How To Port My Existing Mobile Number To A Different Mobile Network

When you change your mobile phone contract, one of the biggest worries for many people is losing their old number. This needn’t be the case, as you can easily and painlessly transfer it to a new mobile contract. If you haven’t done it before, it’s quite easy if you follow this guide.


If you want to transfer your mobile number to a new provider, then you must ensure that you set up a new contract before the old one ends, otherwise you could lose your number through it being discontinued. Some networks will transfer your number on to a ‘Pay as You Go’ tariff, so you can change at your leisure. In most cases, unless you are affected by appalling coverage (or poor customer service), it may be that your existing provider can match any offer by a competitor to keep your custom. Usually they will pass you onto ‘retentions’ when you contact them about leaving. So it’s better to do your research first, and make sure you know that you are getting a better deal.

Keep an eye on current release dates for popular mobile makes such as Apple, as a newer model will mean that older models will drop in value, and so will be eligible for cheaper contracts. Likewise if you want the latest model, then it would be wise to wait until its release. After all you don’t want to get a new phone, then a couple of weeks later find out a new model is to be launched.


When you have decided to switch, then you must contact your current network provider and ask for a PAC (Porting Authorisation Code), which they have a legal obligation to provide when requested and have to do so within two hours of the request. If you decide not to go ahead at this point with a new provider, then you don’t have to worry as the PAC code only last for 30 days, after which it expires and your contract carries on as normal.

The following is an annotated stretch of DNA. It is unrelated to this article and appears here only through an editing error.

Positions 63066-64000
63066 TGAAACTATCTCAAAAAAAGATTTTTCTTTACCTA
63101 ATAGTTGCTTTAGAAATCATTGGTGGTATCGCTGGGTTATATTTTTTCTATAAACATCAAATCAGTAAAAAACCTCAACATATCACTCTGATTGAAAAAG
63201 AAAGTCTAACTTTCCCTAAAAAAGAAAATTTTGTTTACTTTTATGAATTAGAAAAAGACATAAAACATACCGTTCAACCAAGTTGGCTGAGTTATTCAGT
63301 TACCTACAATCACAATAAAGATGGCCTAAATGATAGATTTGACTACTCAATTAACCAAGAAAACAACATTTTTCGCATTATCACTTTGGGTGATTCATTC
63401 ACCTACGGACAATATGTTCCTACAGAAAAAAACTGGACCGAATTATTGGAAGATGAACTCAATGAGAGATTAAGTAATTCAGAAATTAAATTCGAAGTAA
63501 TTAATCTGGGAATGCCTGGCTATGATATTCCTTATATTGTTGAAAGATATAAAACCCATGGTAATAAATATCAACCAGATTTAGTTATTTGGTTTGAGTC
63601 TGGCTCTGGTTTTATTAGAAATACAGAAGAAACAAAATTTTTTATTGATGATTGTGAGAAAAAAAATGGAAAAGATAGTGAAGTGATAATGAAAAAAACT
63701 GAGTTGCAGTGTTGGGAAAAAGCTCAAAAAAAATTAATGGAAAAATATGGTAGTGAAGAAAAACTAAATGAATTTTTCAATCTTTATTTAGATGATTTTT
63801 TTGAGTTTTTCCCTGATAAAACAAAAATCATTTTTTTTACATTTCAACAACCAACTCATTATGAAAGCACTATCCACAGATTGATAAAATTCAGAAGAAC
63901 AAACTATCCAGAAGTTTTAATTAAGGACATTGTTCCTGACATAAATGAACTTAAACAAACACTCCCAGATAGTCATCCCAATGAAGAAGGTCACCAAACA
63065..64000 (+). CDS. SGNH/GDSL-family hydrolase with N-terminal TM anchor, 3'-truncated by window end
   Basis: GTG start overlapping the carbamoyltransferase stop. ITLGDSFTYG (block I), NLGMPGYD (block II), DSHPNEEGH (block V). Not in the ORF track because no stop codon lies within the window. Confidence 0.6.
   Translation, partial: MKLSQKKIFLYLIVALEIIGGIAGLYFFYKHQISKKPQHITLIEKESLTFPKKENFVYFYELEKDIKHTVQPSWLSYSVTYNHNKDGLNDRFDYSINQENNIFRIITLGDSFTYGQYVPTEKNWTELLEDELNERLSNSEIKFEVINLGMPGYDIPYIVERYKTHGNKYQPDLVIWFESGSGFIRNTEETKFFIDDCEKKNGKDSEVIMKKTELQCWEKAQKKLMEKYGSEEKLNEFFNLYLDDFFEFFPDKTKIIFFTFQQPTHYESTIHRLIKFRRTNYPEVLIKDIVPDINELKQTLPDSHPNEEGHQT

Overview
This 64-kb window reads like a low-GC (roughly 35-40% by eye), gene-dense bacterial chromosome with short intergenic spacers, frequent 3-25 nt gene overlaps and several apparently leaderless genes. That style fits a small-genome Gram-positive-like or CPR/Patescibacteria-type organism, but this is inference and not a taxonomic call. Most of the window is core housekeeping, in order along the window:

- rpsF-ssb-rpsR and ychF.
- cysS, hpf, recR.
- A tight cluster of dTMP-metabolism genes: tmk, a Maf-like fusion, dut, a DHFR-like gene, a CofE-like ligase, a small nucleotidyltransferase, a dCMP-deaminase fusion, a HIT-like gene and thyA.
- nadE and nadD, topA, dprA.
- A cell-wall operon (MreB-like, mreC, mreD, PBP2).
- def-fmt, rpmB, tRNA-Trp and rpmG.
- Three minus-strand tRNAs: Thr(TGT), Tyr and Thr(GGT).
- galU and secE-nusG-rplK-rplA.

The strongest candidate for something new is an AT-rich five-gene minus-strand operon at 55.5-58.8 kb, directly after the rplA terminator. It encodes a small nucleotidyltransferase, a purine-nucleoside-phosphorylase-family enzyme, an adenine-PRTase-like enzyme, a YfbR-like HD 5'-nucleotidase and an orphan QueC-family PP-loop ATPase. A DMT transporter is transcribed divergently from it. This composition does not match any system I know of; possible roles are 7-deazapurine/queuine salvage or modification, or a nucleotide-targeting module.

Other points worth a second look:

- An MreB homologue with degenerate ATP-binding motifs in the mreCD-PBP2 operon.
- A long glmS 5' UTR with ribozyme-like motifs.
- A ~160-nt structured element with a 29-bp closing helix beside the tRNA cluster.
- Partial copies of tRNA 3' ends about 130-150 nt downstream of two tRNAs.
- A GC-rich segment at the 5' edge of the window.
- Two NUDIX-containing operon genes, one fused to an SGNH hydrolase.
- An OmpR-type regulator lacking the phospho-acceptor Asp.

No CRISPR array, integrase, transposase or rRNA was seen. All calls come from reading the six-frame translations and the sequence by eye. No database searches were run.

When you’ve finally done your research and found a new provider, then you can go ahead and order a new mobile phone with them. The new contract will come with its own mobile number, but don’t worry about this, as you will be using your existing mobile until your current contract ends. Ideally, buy into a new contract when you are nearing the end of your old one. Network providers will often try to extend your current contract approximately two months before it’s due to end, just as other networks will try to contact you beforehand with offers to move. If you are on a longer contract, this could be up to three months before the contract ends, which they will sneakily add onto the end of the new contract.

When your new mobile phone or SIM arrives, check it’s what you want, on the tariff you want. If you are not happy in any way, then you have a ‘cooling off’ period in which to send it back, with no legal obligation to remain in the contract. It is worth checking that you are getting satisfactory coverage with the new provider, not just in your home but in your region as well, but remember don’t leave it too late to send it back if it’s no good, as you’ll be locked into a new contract when the cooling off period ends.


When you’ve decided that your new contract is everything you want, and you are happy with the new phone/SIM, then you will need to contact your new provider with your PAC. This is a simple procedure, and one which your new provider will be more than happy to help with. Don’t expect everything to change over straight away though as it will take until the next day to swap over. If you give your PAC after 3.00pm, you will usually have to wait an extra day as this is the cut-off time for that day’s porting requests. If you request to transfer your number over the weekend, then you might have to wait until Tuesday for it to take effect.


Once you have submitted your PAC to your new provider, you can’t change your mind. All you can do now is wait for their systems to be updated and swap your number across. In the meantime you will be in a transition period where you will have to carry both mobile devices around with you. Every hour or so, it might be worth switching them both off and on again to reboot, as the new settings won’t usually take effect until this is done.

Once your new mobile is up and running then the old one can be switched off. You can then have the old one unlocked (if it is out of contract) and used as a spare on any network with a pay as you go SIM, or even gift it to a family member.

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